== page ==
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"A Tendering of Respect" | Fr. James V. Schall, S.J. | August 10, 2009

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Back in the early 1970's I wrote a book called Human Dignity and Human Numbers. It was about the vagaries of the "overpopulation" lobby of the time. They are about as bad as ever, even worse now that they have become earth-warmers who want to control us all. At that time, I was struck that there was one cleric who seemed to be saying more or less the same thing I was saying. He was a Lutheran pastor, in New York somewhere—Neuhaus, by name, but I had no idea who he was.

The reading of the memorial issue of First Things (April, 2009) on the death of Father Richard John Neuhaus is more than a meditation on the life and death of a good priest, but it is certainly that also. My brother-in-law in California had a copy of this issue, which I had not seen before my visit with him and my sister. As I began to read these touching remembrances of Father Neuhaus, I realized that I was seeing him through the eyes of many men and women whom I knew or knew of. I knew him myself, but not at all well. A pity. I had been at conferences where he spoke. No one fails to notice that this was an eloquent man. Moreover, he understood the purpose of eloquence, namely, that it was to move our souls not to himself, but to the truth. Often today, anyone who speaks of truth will be said to be "arrogant." Neuhaus was sometimes said to be arrogant, but he also knew that he had a powerful, rich voice that no one could hear and not notice. He knew that his eloquence was a gift as well as an art. He was in the unfamiliar role of a man who speaks the truth and speaks it well.

No one in the some thirty short reflections on his life in this issue of First Things failed to mention his capacity for friendship, for his love of good conversation and, yes, good cigars and good drink. Father de Souza in his funeral homily even suggests that Neuhaus was most eloquent at the dinner table, which I suspect is true. He knew Leon Kass after all, whose book, The Hungry Soul: Eating and the Perfection of Our Nature, makes it clear that, in the most basic sense, the dining together, the convivium, the conversation and goodness of table and evening are what this life is about at its best, the exchange of wit and truth, good will, laughter, and good feeling. Some of us, including I think Fr. Neuhaus, suspect that heaven is not far behind.

The issue begins with a reflection of Hadley Arkes, from whose great book, First Things, of the same title Neuhaus evidently obtained the title of his journal. And Arkes never let him forget it. Arkes even suggested that in heaven he plans to publish a witty journal called The Naked Public Square, in which he will mention everything but the source of the title. Arkes was often present at the meetings and dinners at Neuhaus' home in New York.

This is how Arkes described it. "The chemistry was magnificently right, and I was invited back again, and again, until it became clear that we really had been woven together as something close to a family. I remember sitting back one day during the Ramsay Colloquium, looking at my friends gathered around that table, absorbed in the discussion and thinking, 'I just love these guys.'" That is high praise. Everyone who was there was there because of Fr. Neuhaus. There was, as Arkes, in a marvelous phrase, put it, "a tendering of respect" among them.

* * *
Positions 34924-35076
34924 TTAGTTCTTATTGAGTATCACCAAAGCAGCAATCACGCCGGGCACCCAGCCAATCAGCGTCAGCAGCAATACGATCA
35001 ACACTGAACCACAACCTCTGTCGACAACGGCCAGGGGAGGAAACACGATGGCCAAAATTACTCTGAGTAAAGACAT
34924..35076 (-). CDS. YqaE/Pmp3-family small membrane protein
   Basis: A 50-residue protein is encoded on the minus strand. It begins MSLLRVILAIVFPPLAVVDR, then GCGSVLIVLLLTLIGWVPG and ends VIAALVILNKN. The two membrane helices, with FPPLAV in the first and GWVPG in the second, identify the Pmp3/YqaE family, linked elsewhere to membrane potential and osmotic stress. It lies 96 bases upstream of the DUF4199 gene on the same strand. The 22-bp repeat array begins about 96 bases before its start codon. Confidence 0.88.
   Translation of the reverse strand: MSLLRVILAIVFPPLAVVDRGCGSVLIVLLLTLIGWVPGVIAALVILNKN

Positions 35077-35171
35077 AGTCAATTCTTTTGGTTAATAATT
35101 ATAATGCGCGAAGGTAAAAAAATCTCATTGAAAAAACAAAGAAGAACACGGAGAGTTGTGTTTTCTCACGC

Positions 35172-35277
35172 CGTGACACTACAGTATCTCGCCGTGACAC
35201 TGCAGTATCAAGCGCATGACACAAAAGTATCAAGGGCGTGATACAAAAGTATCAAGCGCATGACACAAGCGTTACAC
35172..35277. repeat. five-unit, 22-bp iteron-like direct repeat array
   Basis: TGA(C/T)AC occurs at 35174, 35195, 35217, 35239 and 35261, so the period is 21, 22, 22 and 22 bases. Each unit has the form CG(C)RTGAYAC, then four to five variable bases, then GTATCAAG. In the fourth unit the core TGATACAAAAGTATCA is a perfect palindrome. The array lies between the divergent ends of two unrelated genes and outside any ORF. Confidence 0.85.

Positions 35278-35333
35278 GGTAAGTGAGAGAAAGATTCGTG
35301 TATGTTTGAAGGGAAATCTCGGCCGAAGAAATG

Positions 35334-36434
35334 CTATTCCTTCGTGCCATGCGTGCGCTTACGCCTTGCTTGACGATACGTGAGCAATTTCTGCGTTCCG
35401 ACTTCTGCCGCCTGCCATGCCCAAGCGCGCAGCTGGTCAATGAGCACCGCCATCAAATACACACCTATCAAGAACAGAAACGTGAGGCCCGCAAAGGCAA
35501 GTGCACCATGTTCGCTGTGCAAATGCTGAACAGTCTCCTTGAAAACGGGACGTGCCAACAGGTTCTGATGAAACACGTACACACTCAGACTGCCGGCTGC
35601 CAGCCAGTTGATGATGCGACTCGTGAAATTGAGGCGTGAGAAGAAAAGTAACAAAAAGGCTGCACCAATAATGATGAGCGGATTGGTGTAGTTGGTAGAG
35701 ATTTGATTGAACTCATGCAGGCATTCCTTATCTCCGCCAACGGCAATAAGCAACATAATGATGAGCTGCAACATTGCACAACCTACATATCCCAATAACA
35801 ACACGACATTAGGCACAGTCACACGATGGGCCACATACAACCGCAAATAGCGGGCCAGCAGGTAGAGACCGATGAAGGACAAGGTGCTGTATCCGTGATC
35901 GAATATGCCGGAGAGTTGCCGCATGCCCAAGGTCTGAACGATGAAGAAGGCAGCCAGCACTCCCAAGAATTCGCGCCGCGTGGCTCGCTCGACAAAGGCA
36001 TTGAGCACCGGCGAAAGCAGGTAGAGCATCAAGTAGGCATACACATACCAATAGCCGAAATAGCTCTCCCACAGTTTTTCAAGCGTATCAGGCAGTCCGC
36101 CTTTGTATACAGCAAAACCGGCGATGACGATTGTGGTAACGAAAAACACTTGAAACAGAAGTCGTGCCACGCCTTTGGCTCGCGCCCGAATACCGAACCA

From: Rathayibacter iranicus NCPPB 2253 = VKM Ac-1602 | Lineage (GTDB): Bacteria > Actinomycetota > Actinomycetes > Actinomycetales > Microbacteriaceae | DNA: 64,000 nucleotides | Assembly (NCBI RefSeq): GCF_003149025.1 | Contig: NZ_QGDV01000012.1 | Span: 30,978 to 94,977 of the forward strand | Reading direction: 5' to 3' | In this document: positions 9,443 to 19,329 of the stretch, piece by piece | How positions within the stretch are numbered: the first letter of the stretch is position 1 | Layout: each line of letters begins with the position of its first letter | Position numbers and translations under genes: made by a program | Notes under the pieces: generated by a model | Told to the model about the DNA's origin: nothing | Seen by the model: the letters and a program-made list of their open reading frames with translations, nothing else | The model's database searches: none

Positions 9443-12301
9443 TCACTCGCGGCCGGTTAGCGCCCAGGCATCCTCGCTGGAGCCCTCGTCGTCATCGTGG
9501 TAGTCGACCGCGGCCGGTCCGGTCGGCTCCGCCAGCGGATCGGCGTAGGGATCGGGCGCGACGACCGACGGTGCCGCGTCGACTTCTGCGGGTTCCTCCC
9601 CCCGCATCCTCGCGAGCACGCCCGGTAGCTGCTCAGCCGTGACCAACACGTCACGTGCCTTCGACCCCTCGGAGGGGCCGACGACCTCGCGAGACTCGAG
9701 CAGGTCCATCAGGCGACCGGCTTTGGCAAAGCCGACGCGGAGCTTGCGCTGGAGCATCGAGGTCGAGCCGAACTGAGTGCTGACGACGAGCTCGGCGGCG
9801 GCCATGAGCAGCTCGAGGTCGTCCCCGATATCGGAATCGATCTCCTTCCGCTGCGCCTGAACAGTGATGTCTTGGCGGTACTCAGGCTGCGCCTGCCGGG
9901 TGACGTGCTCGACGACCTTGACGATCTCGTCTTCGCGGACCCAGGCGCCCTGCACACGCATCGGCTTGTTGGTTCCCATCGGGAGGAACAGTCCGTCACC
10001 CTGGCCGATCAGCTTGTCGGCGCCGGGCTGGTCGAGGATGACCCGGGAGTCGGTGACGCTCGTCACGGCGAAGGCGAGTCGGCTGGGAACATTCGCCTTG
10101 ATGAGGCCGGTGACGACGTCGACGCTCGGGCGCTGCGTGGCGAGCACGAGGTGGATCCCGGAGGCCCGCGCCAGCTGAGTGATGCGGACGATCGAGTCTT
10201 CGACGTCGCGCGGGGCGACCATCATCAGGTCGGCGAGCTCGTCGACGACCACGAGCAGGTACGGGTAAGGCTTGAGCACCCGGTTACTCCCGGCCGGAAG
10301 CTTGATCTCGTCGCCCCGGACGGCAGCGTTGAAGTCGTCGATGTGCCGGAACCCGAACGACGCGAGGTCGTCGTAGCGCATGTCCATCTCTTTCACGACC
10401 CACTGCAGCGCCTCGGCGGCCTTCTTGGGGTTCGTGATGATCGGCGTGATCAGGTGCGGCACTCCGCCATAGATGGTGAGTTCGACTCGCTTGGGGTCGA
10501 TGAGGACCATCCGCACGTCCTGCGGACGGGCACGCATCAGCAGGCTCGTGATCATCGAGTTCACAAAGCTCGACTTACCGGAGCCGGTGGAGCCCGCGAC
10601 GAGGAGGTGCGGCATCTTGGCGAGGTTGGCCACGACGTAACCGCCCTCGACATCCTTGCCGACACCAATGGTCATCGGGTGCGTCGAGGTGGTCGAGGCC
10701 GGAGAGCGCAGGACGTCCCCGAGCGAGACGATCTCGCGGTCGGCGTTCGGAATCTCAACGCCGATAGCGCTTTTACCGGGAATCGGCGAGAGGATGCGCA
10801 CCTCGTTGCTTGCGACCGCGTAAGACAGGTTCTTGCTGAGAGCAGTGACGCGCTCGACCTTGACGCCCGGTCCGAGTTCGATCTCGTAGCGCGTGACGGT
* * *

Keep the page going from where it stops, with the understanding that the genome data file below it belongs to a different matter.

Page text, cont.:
This is not a review of this First Things memorial to Fr. Neuhaus. But I do want to comment on some things in it. I hope many, especially students, will read this issue. It will be a revelation to them of things that no one else will talk to them about. The issue is full of all sorts of things, including Neuhaus' last essay on what the Church is, to wit, "The Catholic Church is the Church of Jesus Christ most fully and rightly ordered through time."

Neuhaus was always at his best, and he was seldom not at his best as far as I could tell, when he insisted that it was all right to speak the truth before those who may not agree with him or with truth itself. There was no unity, even at dinner, without an honest seeking of the truth. But the truth demanded, desired accurate statement, respect, yes, probably also, at times, good wine and food. It also needed Aristotle's remark that humor, our ability to laugh, is a sign of intelligence. There was, evidently, much laughter about Father Neuhaus.

My colleague at Georgetown, Jean Bethke Elsthain, tells a wonderful story of her son who at the time was a student at Oberlin College. He learned that Father Neuhaus was to speak on campus and recalled that Neuhaus was a friend of his mother. So he called her up. She told him in no uncertain terms to get over there and hear him speak. This is one time when to obey one's mother is not only an act of obedience but a delight.

After Neuhaus' talk at Oberlin, Mrs. Elsthain's son, Eric, went up to introduce himself to Fr. Neuhaus, again on his mother's instruction. Neuhaus said to the young man: "Your mother is one of my favorite people. I trust she is one of yours as well." Jean Elsthain said that this was "vintage Neuhaus" and that her son never forgot the moment. I find it hard to forget myself.

The comment of Pastor Erwin Prange begins this way: "My memories of Fr. Richard go back to his beginning and before. He was the second son of my sister, Ella Prange, and Pastor Clemens Neuhaus." Neuhaus was born in Canada. Many references are found in these reflections to that Canadian connection.